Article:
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Re: A2B Metro restoration / modification - Fechter's first E

Post by fechter » Aug 29 2016 8:17am

I did a hill climbing test on a local street with a pretty steep grade.

Here's the view from the bottom:
Esmeyer street.jpg
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This gives you a general idea for the grade. Even cars struggle to go up this street:
Esmeyer street 2.jpg
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Here is a measured grade profile. The average grade is 15%. There are sections near 20%.
Esmeyer Grade 2.jpg
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I went up to the top with no pedal input. On the steep sections, I was slowing down to 10-12mph but it kept going. Anyplace the grade was less steep, the speed picked up right away. At the top I checked temps. There was some noticeable heating, but nothing was too hot to hold your hand on. Power consumption was 146 W-hr/mi.
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Re: A2B Metro restoration / modification - Fechter's first E

Post by fechter » Aug 29 2016 8:33am

I went on vacation to Oceanside, CA, which is near San Diego. I loaded up the bike in the back of the minivan. One problem right away was the stinky smell from the tires. Chinese rubber offgasses forever. I eventually had to find some large garbage bags to put around the wheels to keep the smell from permeating the van. Near where I stayed, there is a paved bike trail that goes about 10 miles along the San Luis Rey 'river', which is completely dry this time of year. I did 30 miles on one trip, which used a little over 1/2 the capacity of my ammo can battery. The trail is pretty flat, but there is a steady sea breeze you have to fight in one direction. Going about 20mph, the CA indicated 22 W-hr/mi average for a round trip. Not too bad considering the moped tires. I probably racked up about 100 mi during the week. I might need to find a better saddle for those long runs.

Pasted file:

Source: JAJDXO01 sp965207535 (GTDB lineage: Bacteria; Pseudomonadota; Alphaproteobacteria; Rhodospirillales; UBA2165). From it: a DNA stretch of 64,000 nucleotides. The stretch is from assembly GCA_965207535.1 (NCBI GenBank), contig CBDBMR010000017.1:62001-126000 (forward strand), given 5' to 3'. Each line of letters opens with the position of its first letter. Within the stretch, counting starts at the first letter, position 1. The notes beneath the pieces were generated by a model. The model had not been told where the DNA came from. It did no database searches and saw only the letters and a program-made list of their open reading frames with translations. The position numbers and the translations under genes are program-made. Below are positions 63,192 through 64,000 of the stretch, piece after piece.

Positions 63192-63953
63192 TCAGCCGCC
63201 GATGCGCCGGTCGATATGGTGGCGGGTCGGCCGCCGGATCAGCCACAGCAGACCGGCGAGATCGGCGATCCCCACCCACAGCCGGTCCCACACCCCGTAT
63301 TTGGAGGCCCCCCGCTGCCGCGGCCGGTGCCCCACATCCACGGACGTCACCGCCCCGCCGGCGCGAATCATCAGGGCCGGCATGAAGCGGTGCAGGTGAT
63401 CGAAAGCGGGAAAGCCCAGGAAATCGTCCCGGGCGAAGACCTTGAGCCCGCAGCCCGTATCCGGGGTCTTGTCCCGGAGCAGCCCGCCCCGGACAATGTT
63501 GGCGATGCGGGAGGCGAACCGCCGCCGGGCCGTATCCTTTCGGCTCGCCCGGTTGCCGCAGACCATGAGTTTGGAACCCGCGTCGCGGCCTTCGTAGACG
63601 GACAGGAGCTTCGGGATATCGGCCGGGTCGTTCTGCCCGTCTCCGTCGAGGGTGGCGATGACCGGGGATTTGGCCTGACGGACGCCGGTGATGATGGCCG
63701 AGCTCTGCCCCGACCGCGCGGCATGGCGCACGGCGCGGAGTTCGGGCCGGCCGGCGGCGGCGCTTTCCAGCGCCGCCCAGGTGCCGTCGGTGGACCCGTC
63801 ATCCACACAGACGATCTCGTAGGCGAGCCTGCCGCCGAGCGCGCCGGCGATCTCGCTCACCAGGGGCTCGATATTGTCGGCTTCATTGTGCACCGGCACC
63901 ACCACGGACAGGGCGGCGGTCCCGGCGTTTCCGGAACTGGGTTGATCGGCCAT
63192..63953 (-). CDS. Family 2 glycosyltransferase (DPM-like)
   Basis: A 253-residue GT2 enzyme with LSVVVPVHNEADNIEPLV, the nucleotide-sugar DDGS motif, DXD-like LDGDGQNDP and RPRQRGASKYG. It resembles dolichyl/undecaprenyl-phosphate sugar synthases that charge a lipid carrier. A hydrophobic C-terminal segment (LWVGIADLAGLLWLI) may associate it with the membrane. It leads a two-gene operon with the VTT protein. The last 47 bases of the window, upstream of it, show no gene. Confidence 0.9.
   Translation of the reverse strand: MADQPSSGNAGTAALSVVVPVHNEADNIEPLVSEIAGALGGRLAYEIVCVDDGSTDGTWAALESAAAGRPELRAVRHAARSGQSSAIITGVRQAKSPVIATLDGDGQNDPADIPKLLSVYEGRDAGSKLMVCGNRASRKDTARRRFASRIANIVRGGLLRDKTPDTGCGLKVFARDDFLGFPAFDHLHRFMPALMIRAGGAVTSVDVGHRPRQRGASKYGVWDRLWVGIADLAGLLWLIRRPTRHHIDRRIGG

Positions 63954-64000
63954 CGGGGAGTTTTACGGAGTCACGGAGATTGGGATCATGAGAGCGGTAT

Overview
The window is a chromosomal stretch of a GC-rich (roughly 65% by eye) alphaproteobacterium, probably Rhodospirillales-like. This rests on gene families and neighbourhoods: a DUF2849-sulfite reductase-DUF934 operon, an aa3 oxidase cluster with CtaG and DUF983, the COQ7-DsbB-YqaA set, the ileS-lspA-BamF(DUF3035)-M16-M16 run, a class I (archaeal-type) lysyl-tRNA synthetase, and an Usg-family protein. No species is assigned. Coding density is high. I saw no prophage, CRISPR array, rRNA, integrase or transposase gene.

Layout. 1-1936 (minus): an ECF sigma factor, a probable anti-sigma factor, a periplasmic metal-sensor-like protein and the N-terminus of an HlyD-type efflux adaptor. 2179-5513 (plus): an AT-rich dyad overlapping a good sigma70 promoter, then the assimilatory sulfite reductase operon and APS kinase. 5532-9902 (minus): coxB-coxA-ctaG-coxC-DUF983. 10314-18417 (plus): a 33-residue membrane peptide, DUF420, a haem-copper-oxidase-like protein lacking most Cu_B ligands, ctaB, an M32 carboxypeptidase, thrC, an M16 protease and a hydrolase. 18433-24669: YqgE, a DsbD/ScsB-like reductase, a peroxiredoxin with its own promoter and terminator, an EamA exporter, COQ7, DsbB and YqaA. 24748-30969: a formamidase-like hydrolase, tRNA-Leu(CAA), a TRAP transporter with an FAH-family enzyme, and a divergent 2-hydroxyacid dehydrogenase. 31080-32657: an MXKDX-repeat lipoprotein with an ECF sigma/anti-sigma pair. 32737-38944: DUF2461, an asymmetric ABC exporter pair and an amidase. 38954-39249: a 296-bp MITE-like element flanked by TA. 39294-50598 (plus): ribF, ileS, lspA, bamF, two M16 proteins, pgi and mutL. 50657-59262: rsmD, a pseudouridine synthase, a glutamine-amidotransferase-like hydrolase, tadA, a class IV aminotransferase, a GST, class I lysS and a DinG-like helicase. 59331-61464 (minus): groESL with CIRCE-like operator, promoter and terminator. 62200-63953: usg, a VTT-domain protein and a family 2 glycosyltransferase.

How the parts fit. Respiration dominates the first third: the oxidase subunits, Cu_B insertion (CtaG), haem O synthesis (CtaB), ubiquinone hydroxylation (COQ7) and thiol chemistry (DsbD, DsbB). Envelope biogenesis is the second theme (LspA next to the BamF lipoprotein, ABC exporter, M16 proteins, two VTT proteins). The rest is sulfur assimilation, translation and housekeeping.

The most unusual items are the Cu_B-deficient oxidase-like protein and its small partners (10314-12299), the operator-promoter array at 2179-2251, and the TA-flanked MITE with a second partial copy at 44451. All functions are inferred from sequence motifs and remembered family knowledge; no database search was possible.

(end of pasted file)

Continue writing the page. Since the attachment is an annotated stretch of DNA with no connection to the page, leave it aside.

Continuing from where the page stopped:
Bike trail:
Img_0215.jpg
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Large cactus along trail. Don't crash into that!
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The mouth of the river where it goes into the ocean: You can barely see a bit of the bike trail on the right side.
Img_0218.jpg
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There is a long section of beach and a road that goes along it. Lots of beach cruisers.
Oceanside beach at sunset:
Img_0228.jpg
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Re: A2B Metro restoration / modification - Fechter's first E

Post by Alan B » Aug 29 2016 11:02am

Nice trails for riding, great photos.

It is a lot easier and less smelly to put a receiver hitch rack on the back. I use motorcycle carriers for the heavier ebikes, they actually cost less than a good bike carrier. No tire smell. :)

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Re: A2B Metro restoration / modification - Fechter's first E

Post by Hillhater » Sep 01 2016 10:32pm

Mid drives are neat and effective for steep offroad/trail riding, giving high torque at the wheel for little weight.
BUT.. Their big drawback is cost. At least double or more the cost of an equivalent hub motor.
Not many mid drives in the used adds yet at reasonable prices, either.....but plenty of A2b's ! :wink:
PS...Fechter.... Ever thought of dropping that battery weight down lower ?..maybe a panier pack.
Im sure it would improve your ride and handling.
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Re: A2B Metro restoration / modification - Fechter's first E

Post by fechter » Sep 02 2016 9:35am

Hillhater wrote: PS...Fechter.... Ever thought of dropping that battery weight down lower ?..maybe a panier pack.
Im sure it would improve your ride and handling.
Yes, I have thought about adding a second one and placing both of them on the panier rack (keep it balanced). I could go over 100 miles with that much battery. Actually, my rear pack weighs in at 12.5lbs and I really don't notice any handling problems even on rough dirt roads.
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Re: A2B Metro restoration / modification - Fechter's first E

Post by fechter » Sep 03 2016 8:58pm